The language of this response may hold the key to unraveling its paradox. The Hebrew phrase translated as ‘heaps and heaps’ – tillei tillim - is derived from the word “tel” (a common place-marker in Israel). In “The Crowns on the Letters,” I explain this key word-concept:

The Torah that Moses hears in Rabbi Akiva’s beit midrash is neither “new” nor “different”; it has its core in the teachings Moses heard at Sinai. This was implied at the very outset ... The choice of words is far from arbitrary: The word tillim is the plural form of the word “tel,” a mound created as successive generations build upon what their predecessors leave behind, heaping layers of life upon the strata laid down by previous generations. Akiva’s methodology did not abandon the chain of transmission that began at Sinai; rather, Rabbi Akiva performed “intellectual archaeology,” mining the depths of what he had received from his own teachers, uncovering and revealing the sources of the mesorah he received, tracing them back to Moses and the principles he was given at Sinai.

“The Crowns on the Letters” Page 76

Were we to imagine a graphic representation of this aggadic text, we would see that the two scholars can be joined on one canvas, despite the millenia that separated them in life, and the paradox is resolved: Moses does not understand the modern iteration of the laws, although Akiva sees clearly that their core principles were handed down at Sinai to Moses, and then to those who formed the chain that led to his own study hall. Akiva sees his role as a link in this chain, as an interpreter of the law who digs through the strata to reveal the bedrock upon which halachah is based. This is what God explains to Moses; this understanding, this approach to Torah, will be the legacy of Akiva. “There will arise one man, at the end of many generations, Akiva ben Yosef is his name, who will expound upon each mark heaps and heaps of Torah.”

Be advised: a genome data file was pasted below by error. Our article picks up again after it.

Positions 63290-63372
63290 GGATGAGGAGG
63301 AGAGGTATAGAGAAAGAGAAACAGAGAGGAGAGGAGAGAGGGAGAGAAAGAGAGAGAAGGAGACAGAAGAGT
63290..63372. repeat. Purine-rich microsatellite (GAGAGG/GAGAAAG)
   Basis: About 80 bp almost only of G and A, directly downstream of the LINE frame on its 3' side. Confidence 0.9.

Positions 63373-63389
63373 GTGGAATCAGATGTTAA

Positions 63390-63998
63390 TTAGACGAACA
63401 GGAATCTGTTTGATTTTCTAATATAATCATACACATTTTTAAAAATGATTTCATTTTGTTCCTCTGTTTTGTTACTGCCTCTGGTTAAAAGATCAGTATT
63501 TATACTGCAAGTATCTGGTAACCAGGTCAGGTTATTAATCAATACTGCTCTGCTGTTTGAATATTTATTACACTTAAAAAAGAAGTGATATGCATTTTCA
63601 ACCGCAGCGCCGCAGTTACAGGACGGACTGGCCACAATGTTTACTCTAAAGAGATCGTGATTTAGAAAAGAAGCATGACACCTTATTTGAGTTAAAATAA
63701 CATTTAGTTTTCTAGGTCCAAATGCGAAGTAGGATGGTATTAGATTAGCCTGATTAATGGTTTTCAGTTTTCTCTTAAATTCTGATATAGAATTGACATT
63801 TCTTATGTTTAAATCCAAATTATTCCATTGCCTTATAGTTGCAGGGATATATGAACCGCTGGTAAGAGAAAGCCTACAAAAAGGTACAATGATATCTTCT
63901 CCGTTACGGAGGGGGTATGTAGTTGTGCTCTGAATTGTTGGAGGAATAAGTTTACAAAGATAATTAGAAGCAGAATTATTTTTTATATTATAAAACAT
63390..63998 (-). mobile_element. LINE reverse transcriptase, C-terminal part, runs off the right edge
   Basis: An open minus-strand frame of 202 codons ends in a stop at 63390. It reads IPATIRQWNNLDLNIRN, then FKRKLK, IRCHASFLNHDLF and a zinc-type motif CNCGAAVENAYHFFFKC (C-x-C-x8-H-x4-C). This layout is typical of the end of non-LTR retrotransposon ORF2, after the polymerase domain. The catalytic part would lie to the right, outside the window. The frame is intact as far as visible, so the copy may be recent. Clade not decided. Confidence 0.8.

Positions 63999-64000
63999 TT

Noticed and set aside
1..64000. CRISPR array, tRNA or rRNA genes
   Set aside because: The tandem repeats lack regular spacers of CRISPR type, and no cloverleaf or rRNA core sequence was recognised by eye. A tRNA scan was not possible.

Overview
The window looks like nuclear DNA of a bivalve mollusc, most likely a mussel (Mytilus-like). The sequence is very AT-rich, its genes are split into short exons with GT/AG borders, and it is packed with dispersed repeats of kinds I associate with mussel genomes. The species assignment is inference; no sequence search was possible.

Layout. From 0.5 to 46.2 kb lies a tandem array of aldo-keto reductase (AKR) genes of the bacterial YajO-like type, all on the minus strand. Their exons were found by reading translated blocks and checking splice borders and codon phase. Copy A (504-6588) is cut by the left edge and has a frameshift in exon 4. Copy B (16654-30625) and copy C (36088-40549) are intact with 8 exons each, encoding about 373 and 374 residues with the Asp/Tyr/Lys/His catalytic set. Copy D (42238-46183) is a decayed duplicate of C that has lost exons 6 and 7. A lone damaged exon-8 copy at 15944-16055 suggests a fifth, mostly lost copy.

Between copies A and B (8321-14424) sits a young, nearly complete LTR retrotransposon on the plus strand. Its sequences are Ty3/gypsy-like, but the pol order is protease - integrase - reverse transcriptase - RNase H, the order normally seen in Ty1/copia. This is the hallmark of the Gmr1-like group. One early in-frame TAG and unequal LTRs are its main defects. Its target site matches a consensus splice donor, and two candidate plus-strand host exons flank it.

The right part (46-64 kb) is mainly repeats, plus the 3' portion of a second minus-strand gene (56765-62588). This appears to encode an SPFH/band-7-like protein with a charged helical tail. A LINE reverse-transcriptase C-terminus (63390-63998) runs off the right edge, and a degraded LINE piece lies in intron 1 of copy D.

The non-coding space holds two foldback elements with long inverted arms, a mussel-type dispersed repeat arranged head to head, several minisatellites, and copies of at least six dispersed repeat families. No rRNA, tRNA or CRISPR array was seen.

That same Akiva begins his career as one of our greatest teachers and heroes, when he sees water penetrating rock. The trajectory of Akiva’s life is set in motion by his own ability to identify and interpret symbolism and allegory; he remarks that if water can shape stone, Torah – the solid bedrock of our lives – can most certainly shape our hearts and our lives (Avot d’Rabbi Natan, Ch. 6). Ironically, Moses is stripped of his role as teacher and leader when he strikes a rock rather than using words to satisfy the people’s needs for water (Numbers 20).

The separate stories of Moses and Akiva are brought together by the symbols associated with their lives and legacies; their stories intermingle. Perhaps on a canvas their stories might be told through water and rock, rock and water – paradox and resolution, heaps of Torah law built on the scholarship of previous generations, all standing on the bedrock of what was given to Moses at Sinai. Canvas could surely tolerate the elasticity of time, place and consciousness as Moses moves back and forth, up and down, from heaven to earth, as he impossible becomes clear and the enchantment becomes reality.

An earlier version of this essay was published in the Jerusalem Report August 17th 2020.

Click here to purchase Rabbi Ari Kahn's new book, The Crowns on the Letters.